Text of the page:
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The intrepid ocean warrior.

The trees are screaming. A piercing, eerie sound like a banshee in pain or scissors being pressed against a grinding wheel slices through the tranquillity of Datai bay. In the distance, the sky is slowly turning a dreamy shade of mauve as the sun prepares to sink into the horizon.

“Zingggggggggggggggg” “Zingggggggggggggg”. “What IS that?” I turn to my bespectacled companion in alarm. Unperturbed, marine biologist Jonathan Chandrasakaran chuckles heartily before assuaging me that it’s only the call of the cicada. “Don’t worry, that’s just the male cicada and his love song. He’s looking for a girlfriend! Just wait… exactly at sunset he’ll stop.”

Seated across from each other in one corner of the spacious lounge at The Datai Langkawi’s Nature Centre, surrounded by a littoral rainforest (a closed forest, the structure and composition of which is strongly influenced by its proximity to the ocean), we pause to soak in the longing ode to love from the insect world.

Not wanting to break the spell, the cheerful 28-year-old, who’s also the Nature Centre’s manager, whispers: “We have more than 150 species of cicada here in Malaysia. In Langkawi, we’ve recorded 22 (species) so far.”

But then… the song ends. My eyes dart immediately to my watch before travelling to the darkening vista outside, where threads of light continue to linger in the sky. The buggers are right on cue, I mutter in awe. And again, Jonathan chuckles. “They’re good right!”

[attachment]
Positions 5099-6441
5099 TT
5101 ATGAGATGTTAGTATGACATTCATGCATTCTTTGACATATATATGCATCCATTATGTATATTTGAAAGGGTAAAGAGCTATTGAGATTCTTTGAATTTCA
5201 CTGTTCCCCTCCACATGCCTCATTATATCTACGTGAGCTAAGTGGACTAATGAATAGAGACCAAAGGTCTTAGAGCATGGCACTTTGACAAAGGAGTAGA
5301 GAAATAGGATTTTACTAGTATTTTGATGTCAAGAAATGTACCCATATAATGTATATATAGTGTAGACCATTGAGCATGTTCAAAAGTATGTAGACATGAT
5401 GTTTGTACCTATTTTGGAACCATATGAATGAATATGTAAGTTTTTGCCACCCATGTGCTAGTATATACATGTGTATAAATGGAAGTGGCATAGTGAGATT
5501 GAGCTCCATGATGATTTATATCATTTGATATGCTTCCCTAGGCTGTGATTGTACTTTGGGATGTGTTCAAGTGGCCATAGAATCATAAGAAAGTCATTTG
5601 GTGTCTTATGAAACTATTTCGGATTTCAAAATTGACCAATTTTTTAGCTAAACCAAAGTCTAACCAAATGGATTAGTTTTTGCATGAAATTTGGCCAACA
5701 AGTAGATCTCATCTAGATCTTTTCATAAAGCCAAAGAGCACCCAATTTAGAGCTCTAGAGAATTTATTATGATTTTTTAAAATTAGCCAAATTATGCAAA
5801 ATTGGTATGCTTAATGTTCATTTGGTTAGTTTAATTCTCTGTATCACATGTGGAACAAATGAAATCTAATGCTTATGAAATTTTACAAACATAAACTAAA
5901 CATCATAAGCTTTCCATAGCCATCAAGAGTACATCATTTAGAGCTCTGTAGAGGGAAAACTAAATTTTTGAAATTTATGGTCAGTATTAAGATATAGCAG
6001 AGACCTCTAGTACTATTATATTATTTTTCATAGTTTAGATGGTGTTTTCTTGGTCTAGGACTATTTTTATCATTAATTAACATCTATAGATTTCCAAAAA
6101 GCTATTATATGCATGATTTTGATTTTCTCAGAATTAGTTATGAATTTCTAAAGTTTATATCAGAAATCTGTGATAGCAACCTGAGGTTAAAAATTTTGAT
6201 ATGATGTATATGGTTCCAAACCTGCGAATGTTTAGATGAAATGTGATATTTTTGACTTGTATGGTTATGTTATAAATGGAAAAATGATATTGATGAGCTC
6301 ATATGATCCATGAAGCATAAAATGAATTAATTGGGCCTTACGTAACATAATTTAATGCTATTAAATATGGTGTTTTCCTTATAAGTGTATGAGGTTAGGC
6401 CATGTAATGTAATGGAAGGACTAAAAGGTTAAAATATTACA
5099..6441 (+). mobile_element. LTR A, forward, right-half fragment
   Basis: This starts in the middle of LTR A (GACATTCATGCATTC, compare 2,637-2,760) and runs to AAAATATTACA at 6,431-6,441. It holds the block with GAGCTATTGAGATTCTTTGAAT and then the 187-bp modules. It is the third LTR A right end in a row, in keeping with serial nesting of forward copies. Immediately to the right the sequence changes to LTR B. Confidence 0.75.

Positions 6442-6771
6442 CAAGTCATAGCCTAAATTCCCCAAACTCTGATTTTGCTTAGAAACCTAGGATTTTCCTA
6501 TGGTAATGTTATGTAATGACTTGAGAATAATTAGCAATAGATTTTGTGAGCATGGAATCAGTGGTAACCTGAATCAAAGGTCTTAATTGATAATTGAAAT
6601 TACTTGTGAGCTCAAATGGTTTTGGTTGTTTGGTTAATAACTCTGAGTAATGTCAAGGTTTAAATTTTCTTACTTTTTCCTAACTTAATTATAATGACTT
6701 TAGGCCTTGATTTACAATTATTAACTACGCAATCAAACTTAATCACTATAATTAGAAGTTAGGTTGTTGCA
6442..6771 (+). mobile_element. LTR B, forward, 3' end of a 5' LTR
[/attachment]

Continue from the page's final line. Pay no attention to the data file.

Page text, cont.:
But it’s not cicada or the insect world that I’ve come to see the resort’s resident marine biologist about. That’s not his forte. Rather, Jonathan’s inclinations are slightly more watery. Like the ocean, for example.

Before the love-lorn cicada had consumed all our attention, we’d been discussing plans for the following day’s activity, namely, a wade into the warm waters of the Andaman Sea in search of… wait for it, planktons!

“You know, when you think of the sea, you think of fish or sting rays etc. But have you ever thought about the other creatures that are floating around in the water, which you can’t see with your naked eye? Like planktons?” poses Jonathan, his eyes dancing under his dark-rimmed glasses.

Plank-who? I shoot back, bewildered. And again that chuckle. “In the sea, the plankton begins the marine food chain,” elaborates Jonathan, adding: “Microscopic phytoplankton (tiny plant-like cells) uses the sun’s energy to combine carbon dioxide and water to create sugar and oxygen. This process is known as photosynthesis.”